Who amongst us is an evangelist?

Discussion in 'Evangelism, Missions and the Persecuted Church' started by AlexanderPetzinger, Aug 29, 2019.

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  1. AlexanderPetzinger

    AlexanderPetzinger Puritan Board Freshman

    Dear Believer in Christ:

    When I applied to post here on PuritanBoard earlier this year, I was asked if I held any office in the Reformed Church that I attend here in Yuba City, CA. The choices were:

    Pastor/Teaching Elder
    Ruling Elder
    Doctor (don't know what this is referring to)
    Pastoral Intern

    I chose none because I had just become a formal member of the First Reformed Church here in my town (member of the RCUS.org). Who on this board considers themselves an evangelist or has participated in evangelistic groups as lay people (Gideons International, Navigators, etc.)? My question is an informal poll. I was thinking of posting this as a poll, but I wanted to allow for flexibility in one's answers. Also, if you can please answer what the office of Doctor is I would greatly appreciate it!

    Grace to you,
  2. Taylor Sexton

    Taylor Sexton Puritan Board Junior

    It depends on the denomination in which one is a member, I suppose. Speaking for the OPC, we have an office of evangelist, to which a man is ordained to do geographically broad ministerial work outside the context of a pastor who on the contrary “stays put,” shepherding one congregation in one place. It may not necessitate travel, though, as my friend Camden Bucey of Reformed Forum was just called to the office of evangelist by his session to continue in a more involved way the work and ministry of Reformed Forum.

    I’m new to the OPC, though. Perhaps Dr. @Alan D. Strange could explain this office in the OPC better.
  3. TylerRay

    TylerRay Puritan Board Senior

    In Reformed/Presbyterian polity, the office of an evangelist usually describes a minister engaged in something like missionary work or church planting.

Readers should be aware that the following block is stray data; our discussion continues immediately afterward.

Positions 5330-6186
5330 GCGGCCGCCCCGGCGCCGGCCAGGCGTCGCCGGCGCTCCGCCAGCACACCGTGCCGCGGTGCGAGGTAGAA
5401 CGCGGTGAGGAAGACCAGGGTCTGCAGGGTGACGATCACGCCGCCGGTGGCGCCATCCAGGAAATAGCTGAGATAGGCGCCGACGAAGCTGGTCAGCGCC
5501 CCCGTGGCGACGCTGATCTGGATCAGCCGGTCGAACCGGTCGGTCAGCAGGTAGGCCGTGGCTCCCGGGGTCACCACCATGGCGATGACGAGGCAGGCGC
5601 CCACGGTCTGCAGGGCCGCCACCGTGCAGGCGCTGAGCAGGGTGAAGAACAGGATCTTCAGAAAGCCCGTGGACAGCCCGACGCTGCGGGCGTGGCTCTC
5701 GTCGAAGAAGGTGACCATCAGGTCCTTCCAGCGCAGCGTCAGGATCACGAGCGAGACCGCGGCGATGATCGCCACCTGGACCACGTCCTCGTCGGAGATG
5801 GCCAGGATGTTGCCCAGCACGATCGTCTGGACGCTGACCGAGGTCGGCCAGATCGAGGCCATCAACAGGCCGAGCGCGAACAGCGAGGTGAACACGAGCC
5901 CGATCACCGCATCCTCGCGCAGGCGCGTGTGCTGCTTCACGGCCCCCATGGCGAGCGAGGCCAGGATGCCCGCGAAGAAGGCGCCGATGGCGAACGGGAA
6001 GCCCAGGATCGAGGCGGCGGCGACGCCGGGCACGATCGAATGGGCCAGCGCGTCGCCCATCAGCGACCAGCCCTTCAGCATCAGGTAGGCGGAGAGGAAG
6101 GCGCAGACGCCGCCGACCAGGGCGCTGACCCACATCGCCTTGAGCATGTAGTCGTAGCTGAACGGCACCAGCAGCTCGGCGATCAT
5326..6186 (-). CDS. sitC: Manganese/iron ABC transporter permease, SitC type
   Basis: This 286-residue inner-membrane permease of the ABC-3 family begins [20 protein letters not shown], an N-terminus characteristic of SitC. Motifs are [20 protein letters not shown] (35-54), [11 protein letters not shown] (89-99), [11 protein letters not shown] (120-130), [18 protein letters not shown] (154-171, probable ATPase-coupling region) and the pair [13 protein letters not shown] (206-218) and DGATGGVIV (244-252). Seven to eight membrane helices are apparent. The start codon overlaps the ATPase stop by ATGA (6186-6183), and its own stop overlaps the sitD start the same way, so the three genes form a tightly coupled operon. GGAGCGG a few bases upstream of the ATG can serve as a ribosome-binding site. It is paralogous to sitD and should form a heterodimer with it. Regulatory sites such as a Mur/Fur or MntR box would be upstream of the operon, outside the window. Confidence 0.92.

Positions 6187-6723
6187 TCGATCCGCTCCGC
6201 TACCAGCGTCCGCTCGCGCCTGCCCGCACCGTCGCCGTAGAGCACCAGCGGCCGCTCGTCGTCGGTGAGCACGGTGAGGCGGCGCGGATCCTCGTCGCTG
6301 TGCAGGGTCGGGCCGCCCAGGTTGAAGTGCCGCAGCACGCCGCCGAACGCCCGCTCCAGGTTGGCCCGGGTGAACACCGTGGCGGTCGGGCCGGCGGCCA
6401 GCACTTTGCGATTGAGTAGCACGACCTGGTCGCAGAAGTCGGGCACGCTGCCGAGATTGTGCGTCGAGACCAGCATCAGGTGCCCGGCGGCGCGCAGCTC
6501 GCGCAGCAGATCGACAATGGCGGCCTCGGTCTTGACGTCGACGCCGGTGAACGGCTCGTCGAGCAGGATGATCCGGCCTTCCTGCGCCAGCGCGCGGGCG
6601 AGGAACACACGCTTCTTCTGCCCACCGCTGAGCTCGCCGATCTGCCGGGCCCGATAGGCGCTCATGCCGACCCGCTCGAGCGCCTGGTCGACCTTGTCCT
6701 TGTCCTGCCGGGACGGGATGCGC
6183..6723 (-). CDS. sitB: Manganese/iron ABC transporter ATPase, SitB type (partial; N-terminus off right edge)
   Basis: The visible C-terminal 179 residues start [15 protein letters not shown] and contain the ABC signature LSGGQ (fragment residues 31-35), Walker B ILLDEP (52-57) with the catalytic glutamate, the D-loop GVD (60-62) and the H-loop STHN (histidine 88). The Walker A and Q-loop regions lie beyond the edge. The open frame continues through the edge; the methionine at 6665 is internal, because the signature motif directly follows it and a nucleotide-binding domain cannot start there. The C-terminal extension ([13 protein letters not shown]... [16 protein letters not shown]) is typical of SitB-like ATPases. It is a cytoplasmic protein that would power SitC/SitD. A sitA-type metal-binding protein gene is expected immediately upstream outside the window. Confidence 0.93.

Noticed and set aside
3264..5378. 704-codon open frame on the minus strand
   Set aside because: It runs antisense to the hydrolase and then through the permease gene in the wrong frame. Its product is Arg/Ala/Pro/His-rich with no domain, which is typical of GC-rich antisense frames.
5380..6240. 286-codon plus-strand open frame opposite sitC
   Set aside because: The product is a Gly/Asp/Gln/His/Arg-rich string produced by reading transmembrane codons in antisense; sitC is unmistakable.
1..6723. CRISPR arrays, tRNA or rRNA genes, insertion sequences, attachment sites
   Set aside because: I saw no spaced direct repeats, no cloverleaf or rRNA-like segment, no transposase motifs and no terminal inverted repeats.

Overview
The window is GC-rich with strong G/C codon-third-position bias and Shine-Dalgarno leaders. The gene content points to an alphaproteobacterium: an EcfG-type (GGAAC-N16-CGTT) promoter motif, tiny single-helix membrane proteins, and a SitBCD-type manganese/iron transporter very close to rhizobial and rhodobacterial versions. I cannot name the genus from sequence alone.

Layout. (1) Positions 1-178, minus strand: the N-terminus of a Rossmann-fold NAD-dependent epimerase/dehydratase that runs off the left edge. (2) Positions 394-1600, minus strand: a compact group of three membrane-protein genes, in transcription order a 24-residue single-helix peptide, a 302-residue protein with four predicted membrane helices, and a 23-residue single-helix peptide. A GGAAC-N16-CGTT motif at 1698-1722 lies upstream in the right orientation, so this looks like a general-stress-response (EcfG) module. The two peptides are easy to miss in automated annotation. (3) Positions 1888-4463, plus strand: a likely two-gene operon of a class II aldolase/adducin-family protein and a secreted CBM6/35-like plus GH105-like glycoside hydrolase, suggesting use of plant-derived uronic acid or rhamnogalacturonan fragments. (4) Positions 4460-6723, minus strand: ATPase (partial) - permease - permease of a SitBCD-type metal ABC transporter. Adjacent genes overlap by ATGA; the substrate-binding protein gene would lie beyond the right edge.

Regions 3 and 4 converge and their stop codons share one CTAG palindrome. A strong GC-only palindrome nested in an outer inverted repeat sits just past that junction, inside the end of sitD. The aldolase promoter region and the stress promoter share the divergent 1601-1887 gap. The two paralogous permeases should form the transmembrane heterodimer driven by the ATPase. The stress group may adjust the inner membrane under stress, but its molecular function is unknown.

4. Jack K

    Jack K Puritan Board Professor

    I think the application meant to ask if you were ordained as an evangelist, which is an official office in some Reformed denominations. That's different from participating as a layman in evangelistic efforts.

    Doctor can also be a church office in some places, usually one designating a scholar or a teacher, as in a seminary professor.

    In many denominations, both those working as evangelists and those working as teachers are simply ordained to the same office as a pastor/minister/teaching elder. But since, in both cases, the work is fairly different from the work of a typical pastor, some denominations recognize it as a separate office.
  5. Edward

    Edward Puritanboard Commissioner

    PCA Book of Church Order

    8-6. When a teaching elder is appointed to the work of an evangelist in foreign countries or where there are no other PCA churches within a reasonable distance, he is commissioned for a renewable term of twelve months to preach the Word, to administer the Sacraments, to receive and dismiss members of mission churches, and to train potential officers. By separate actions the Presbytery may in extraordinary situations commission him to examine, ordain and install ruling elders and deacons and organize churches.
  6. Jake

    Jake Puritan Board Junior

    Looking at the RCUS Constitution, I'm guessing the correspondence is roughly this:

    Pastor/Teaching Elder -- Minister of the Word
    Ruling Elder -- Elder
    Deacon -- Deacon
    Doctor -- Teacher of Theology
    Evangelist -- I don't see this role in the RCUS.
    Pastoral Intern -- Student for the Ministry/Licentiate

    http://www.rcus.org/wp-content/uploads/2013/09/constitution-2017.pdf Section 3, Offices
  7. AlexanderPetzinger

    AlexanderPetzinger Puritan Board Freshman

    I looked over the RCUS Constitution several times. The word "evangelist" doesn't exist in the entire document. I have often pondered the fact that too many in the Reformed Church have historically been weak in evangelism. My own pastor once related a meeting he had with a fellow pastor who claimed he could recognize if an individual was one of the elect by just looking into their eyes. Can you think of the implications of this heresy?! Perhaps this "pastor" withholds sound council to those who earnestly seek help (but he refuses to offer any in good faith based upon his presumptuousness). Can you say "hyper-calvinism"?
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